It’s officially one week until Opening Day! Are you all as excited as we are to see all these wonderful films?!? This time next week, downtown Ashland will be hopping. But until then, let’s hear from another filmmaker, this time we chat with Drew Christie, Director of the animation short SONG OF THE SPINDLE.
Q: How did you get started in filmmaking?
Drew: I got started in filmmaking when I was 5 and my Dad gave me full access to the family camcorder. I started making little movies with my star wars action figures and providing the voices behind the camera. This quickly escalated to more movies involving actual human beings, such as my sister. In high school, my art teacher Dan Ramirez gave me full access to a sire room where I constructed sets for a stop motion film that I created throughout my senior year while I was taking classes at the Seattle Film Institute in the evening. That is essentially how I got my start.
Q: Who is your favorite independent filmmaker? Or who do you look up to in the independent filmmaking world?
Drew: My favorite independent filmmakers are the Quay Brothers. They are two American born brothers who have lived in England and made their films there for the past 30 years or so. They mainly make stop-motion animated films. I am deeply inspired by their aesthetic choices, decors, dramaturgy, literary influences, techniques and textures that their films employ.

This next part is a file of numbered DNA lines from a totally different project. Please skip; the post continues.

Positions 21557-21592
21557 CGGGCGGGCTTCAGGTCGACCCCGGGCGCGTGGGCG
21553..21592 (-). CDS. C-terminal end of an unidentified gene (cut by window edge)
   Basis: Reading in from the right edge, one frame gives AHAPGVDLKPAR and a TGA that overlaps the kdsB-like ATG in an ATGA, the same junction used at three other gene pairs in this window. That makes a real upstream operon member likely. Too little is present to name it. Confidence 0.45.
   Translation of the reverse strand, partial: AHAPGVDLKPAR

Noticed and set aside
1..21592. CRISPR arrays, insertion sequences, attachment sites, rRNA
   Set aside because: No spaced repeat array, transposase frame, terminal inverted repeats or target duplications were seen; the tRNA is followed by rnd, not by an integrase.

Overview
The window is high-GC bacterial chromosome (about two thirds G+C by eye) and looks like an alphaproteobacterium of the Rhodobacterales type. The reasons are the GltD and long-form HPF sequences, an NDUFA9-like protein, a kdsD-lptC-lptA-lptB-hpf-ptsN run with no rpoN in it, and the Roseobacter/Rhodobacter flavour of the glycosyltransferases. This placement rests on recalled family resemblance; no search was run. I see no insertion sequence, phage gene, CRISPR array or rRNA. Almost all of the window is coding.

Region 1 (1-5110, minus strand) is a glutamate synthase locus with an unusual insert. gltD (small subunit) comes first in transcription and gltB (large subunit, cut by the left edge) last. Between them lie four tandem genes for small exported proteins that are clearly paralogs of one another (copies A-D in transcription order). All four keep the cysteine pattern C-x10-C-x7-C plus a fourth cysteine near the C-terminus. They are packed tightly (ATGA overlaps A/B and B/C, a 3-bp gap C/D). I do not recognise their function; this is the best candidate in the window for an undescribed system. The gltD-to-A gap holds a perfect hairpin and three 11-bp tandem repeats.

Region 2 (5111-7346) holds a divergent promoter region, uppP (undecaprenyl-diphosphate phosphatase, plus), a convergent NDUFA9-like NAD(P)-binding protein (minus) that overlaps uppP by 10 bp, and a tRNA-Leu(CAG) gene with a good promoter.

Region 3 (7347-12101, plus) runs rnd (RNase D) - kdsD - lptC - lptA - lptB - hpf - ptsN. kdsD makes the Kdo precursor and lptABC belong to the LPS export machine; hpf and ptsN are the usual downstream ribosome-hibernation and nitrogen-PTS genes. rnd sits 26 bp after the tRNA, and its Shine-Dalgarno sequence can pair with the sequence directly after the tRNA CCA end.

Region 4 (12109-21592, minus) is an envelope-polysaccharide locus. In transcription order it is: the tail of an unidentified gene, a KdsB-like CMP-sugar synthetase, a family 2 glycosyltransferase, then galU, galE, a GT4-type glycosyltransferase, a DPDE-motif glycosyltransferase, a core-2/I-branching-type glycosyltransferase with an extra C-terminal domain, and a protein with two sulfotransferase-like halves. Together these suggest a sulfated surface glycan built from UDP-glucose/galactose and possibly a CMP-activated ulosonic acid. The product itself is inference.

Q: What was your favorite movie as a child and why?
Drew: As a child I had a few favorite films. Empire Strikes Back was probably the first. I had a homemade VHS copy that I watched over and over and over again. I still believe it to be the finest of all the Star Wars films. But along with that was Beetlejuice and Raiders of the Lost Ark.
Q: If you were stranded on an island, and had the ability to watch one film over and over, what would that be?
Drew: One movie, eh? That’s tough. I would either say The Pianotuner of Earthquakes, Bladerunner or Ed Wood. Okay, I’ll go with Bladerunner.
Q: If you are attending the 2012 AIFF, what are you looking forward to most in Ashland?
Drew talks SONG OF THE SPINDLE: I heard a few years ago on the radio that scientists had just discovered that some cetaceans had spindle neurons. Spindle neurons have only been found in humans, great apes, and pachyderms. The spindle neuron is what has been called the neuron that makes us “human.” I thought it would be fun to imagine a conversation between a whale and a human talking about the differences and similarities between their respective brains.
For more information on SONG OF THE SPINDLE or to buy tickets, click here.